The not-yes something was becoming clearer. “You mean, like the telephone two nights ago? That didn’t work. Actually, it never works, now that I think about it. It used to simply not-work, but now it not-works in film-noir, with me surreptitiously picking up the phone and whispering “Operator? Operator? Cheryl? Connect me to the station. Operator? Cheryl?” while the bad guy walks back in the room with corkscrew he stepped out, to open the bottle of wine we are going to toast his newly revealed criminal success with, and he just starts laughing at me because I am so stupid to think he would have a working phone after his big reveal. Yeah, there’s a story, and a backstory, and even the phone operator has a name, which I know, because of course I know all the telephone operators’ names as the chief detective in 1925. But it’s still the same lousy dream! You’ve just dressed it up, but I’m still stymied at the end.”
“What were you expecting?”
“Well, something new, at least.”
“What about the balloon? You haven’t dreamed about being in a balloon at the edge of space before. I checked. Fifteen years ago you watched a music video that had video footage from Project Excelsior, where Joseph Kittinger jumped from the edge of space, but you’d never dreamed about it, and I thought it would be a new sensation for you—"
“That’s not new, it’s still a falling dream!”
“Sure, but I didn’t have much choice in that.”
“What do you mean?! You’re the scriptwriter!”
“You think scriptwriters just make up whatever they want for clients? Don’t take a job at Hollywood if that’s what you think it is. It’s always ‘I need a script about X, but it needs Y and Z, with a bit of Q,’ which is completely the opposite of X. I wrote dreams for a guy in Los Angeles for a while, and he stole them and tried to sell them to the movie companies.” His face clouded, and his voice got quieter and more intense. “Still burns me up they didn’t buy them, though. Would’ve been great. ‘Too risky,’ they said, ‘feels like one long dream sequence.’”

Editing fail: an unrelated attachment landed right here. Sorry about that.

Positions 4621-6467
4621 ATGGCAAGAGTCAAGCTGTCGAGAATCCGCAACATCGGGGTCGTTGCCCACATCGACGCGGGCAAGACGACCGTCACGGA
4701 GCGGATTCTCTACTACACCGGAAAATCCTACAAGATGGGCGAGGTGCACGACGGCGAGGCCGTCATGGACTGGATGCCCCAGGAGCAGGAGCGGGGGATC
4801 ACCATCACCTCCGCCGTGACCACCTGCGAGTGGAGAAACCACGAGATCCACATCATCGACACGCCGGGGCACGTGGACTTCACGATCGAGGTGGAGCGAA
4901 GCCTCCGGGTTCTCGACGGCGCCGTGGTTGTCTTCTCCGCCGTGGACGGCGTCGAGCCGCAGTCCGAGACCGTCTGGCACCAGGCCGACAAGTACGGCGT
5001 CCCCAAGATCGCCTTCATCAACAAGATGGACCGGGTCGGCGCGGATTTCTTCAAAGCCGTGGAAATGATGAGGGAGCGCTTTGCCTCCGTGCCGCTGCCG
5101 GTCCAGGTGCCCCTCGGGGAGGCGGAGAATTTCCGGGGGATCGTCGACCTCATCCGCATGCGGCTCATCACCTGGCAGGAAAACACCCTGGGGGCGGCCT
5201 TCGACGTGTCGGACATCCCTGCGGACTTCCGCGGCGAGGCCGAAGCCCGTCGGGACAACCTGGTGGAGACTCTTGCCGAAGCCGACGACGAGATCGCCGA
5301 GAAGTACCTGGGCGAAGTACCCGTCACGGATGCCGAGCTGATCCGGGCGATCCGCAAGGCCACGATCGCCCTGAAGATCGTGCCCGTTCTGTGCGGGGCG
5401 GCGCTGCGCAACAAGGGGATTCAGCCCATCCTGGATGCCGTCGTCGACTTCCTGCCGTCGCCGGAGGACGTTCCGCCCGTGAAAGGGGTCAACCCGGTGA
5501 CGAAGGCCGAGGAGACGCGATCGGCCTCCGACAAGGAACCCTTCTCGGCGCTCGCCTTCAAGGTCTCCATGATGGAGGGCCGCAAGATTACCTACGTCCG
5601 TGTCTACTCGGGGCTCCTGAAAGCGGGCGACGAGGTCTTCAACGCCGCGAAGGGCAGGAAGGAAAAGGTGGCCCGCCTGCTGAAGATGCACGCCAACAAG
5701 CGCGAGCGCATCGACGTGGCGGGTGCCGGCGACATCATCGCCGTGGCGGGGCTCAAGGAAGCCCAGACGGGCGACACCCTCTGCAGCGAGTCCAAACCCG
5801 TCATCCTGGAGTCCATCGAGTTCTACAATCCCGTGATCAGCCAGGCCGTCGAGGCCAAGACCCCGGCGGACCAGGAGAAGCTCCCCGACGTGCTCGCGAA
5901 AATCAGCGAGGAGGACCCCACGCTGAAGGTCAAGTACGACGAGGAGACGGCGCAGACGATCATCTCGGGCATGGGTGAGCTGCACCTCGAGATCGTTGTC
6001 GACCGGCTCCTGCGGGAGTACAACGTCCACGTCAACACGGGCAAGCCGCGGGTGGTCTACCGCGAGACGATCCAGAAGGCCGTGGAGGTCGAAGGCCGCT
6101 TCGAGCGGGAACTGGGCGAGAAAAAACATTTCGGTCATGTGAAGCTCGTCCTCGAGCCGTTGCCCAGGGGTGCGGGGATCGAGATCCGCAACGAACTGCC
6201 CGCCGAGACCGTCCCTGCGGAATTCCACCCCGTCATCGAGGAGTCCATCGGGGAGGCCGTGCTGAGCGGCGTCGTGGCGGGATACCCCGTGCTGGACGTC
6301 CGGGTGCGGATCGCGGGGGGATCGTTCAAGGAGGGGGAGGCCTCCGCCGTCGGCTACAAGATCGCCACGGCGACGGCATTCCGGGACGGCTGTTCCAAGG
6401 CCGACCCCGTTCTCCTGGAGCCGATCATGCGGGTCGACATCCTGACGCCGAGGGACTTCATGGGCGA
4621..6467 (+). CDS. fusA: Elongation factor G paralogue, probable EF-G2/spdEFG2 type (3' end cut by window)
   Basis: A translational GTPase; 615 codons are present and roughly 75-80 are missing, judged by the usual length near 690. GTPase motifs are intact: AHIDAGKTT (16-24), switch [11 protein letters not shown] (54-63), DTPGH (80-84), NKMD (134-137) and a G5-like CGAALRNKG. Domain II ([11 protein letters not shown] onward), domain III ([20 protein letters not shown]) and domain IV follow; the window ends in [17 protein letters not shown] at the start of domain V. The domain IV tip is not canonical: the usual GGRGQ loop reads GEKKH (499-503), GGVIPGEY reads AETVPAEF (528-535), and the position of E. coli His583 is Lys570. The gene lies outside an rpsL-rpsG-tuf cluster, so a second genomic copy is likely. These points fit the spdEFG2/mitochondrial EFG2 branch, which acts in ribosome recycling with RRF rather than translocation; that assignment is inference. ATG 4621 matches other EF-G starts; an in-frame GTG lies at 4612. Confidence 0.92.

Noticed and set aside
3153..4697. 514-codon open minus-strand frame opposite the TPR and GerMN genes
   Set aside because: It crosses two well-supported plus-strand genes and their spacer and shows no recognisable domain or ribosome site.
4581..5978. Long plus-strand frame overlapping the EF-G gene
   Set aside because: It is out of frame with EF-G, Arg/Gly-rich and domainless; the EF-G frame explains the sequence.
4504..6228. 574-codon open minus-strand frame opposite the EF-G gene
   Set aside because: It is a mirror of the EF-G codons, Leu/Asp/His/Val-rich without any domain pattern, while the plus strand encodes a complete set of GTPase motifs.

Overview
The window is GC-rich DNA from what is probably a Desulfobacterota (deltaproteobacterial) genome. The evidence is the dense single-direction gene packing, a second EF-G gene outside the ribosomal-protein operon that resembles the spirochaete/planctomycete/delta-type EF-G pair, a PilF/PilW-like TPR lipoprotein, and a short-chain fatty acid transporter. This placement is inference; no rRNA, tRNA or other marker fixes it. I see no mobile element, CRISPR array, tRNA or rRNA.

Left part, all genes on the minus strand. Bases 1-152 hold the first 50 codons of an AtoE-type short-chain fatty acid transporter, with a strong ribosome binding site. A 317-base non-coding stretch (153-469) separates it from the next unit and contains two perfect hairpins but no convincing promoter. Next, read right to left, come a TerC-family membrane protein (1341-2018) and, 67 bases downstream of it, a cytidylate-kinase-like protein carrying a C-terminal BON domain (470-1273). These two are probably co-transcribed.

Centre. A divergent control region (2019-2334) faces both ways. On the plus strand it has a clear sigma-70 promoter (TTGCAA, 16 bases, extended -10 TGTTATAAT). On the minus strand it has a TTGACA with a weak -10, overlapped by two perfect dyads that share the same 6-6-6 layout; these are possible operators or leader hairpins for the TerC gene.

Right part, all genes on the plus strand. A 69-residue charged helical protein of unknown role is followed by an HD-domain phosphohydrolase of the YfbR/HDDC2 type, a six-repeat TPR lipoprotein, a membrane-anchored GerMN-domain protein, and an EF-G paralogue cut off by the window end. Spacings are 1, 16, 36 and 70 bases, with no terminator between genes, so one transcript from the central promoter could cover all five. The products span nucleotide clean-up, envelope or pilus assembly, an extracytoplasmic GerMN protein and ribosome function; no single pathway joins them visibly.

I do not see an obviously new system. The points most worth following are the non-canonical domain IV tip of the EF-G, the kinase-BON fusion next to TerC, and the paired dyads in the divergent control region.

Then, looking back at Bob, he said, “Look, you haven’t been giving me a lot of choice here. All day long you get frustrated at your boss for not recognizing your talents, and frustrated at your employees for doing it wrong, then frustrated with your kids at home. So all I get to do are dreams about frustration. I could invent new ways for you to get frustrated, but I’m a bit of a traditionalist. I figured you’d catch on that you’re frustrated and do something about that, but not yet. You gotta deal with your stuff, man. Share your dreams with your boss. Talk to your employees to figure out why they never measure up. Who knows, maybe you’d find the problem is your high expectations.” The imp paused. “But at least you’re vividly frustrated,” he said, gesturing to the work on the desk.
“Wait, so I make an offhand comment about a scriptwriter and I find I really do have a new scriptwriter, and then you tell me that I actually write my dreams like I thought in the first place? What do you actually do, anyway?”
The imp leaned back in his chair, sipped some coffee, reached in his jacket and pulled out a cylindrical metal rod, about as thick as a thumb in the same motion as he leaned forward over the desk. “I just reveal that to you,” and in a fluid motion he picked up a pair of sunglasses from the desk, put them on, and pressed the flashy-thingy.
The next morning Bob told Sarah, “I had this weird dream last night, but all I remember is this sense that maybe my dreams are trying to tell me something.”
“Like you’re frustrated for most of the day? I could have told you that six months ago!”
Some time later, Bob walked in the attic room. The imp was not there, and the place was tidied up. Bob looked around a bit in surprise, but quickly realized what was going on. He leisurely made himself a cup of tea (try something new), then sat down at the desk. He flipped through the glass squares, which seemed to be engraved kind of like one of those Chinese bottles painted on the inside. He put a few down on the desk, took up an empty square on the right, and started to paint.